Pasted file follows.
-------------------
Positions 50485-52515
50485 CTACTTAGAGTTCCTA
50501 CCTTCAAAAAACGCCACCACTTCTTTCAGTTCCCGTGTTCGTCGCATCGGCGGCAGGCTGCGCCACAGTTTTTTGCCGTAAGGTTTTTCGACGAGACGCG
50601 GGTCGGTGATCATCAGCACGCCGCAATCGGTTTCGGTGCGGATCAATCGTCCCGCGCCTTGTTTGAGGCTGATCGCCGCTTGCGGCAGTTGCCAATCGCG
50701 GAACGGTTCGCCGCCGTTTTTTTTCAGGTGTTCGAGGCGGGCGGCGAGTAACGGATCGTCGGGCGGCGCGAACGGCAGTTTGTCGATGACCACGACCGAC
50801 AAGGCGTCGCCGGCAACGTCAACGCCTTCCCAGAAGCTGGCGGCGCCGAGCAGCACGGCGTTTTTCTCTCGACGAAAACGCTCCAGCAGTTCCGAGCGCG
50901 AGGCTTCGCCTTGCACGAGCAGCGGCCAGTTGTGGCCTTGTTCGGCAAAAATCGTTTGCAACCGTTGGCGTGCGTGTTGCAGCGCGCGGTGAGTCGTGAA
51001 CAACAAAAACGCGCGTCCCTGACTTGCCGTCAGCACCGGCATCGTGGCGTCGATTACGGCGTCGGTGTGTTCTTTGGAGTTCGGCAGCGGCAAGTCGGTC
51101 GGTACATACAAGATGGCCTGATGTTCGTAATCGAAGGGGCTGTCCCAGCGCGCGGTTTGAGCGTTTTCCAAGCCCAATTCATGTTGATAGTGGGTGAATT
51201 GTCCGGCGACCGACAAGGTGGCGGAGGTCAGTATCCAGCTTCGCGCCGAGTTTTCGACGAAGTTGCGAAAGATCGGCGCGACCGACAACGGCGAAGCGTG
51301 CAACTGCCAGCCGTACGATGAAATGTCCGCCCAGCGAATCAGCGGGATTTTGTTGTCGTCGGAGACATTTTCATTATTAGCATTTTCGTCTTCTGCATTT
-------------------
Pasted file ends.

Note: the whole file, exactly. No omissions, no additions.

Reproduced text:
Positions 50485-52515
50485 CTACTTAGAGTTCCTA
50501 CCTTCAAAAAACGCCACCACTTCTTTCAGTTCCCGTGTTCGTCGCATCGGCGGCAGGCTGCGCCACAGTTTTTTGCCGTAAGGTTTTTCGACGAGACGCG
50601 GGTCGGTGATCATCAGCACGCCGCAATCGGTTTCGGTGCGGATCAATCGTCCCGCGCCTTGTTTGAGGCTGATCGCCGCTTGCGGCAGTTGCCAATCGCG
50701 GAACGGTTCGCCGCCGTTTTTTTTCAGGTGTTCGAGGCGGGCGGCGAGTAACGGATCGTCGGGCGGCGCGAACGGCAGTTTGTCGATGACCACGACCGAC
50801 AAGGCGTCGCCGGCAACGTCAACGCCTTCCCAGAAGCTGGCGGCGCCGAGCAGCACGGCGTTTTTCTCTCGACGAAAACGCTCCAGCAGTTCCGAGCGCG
50901 AGGCTTCGCCTTGCACGAGCAGCGGCCAGTTGTGGCCTTGTTCGGCAAAAATCGTTTGCAACCGTTGGCGTGCGTGTTGCAGCGCGCGGTGAGTCGTGAA
51001 CAACAAAAACGCGCGTCCCTGACTTGCCGTCAGCACCGGCATCGTGGCGTCGATTACGGCGTCGGTGTGTTCTTTGGAGTTCGGCAGCGGCAAGTCGGTC
51101 GGTACATACAAGATGGCCTGATGTTCGTAATCGAAGGGGCTGTCCCAGCGCGCGGTTTGAGCGTTTTCCAAGCCCAATTCATGTTGATAGTGGGTGAATT
51201 GTCCGGCGACCGACAAGGTGGCGGAGGTCAGTATCCAGCTTCGCGCCGAGTTTTCGACGAAGTTGCGAAAGATCGGCGCGACCGACAACGGCGAAGCGTG
51301 CAACTGCCAGCCGTACGATGAAATGTCCGCCCAGCGAATCAGCGGGATTTTGTTGTCGTCGGAGACATTTTCATTATTAGCATTTTCGTCTTCTGCATTT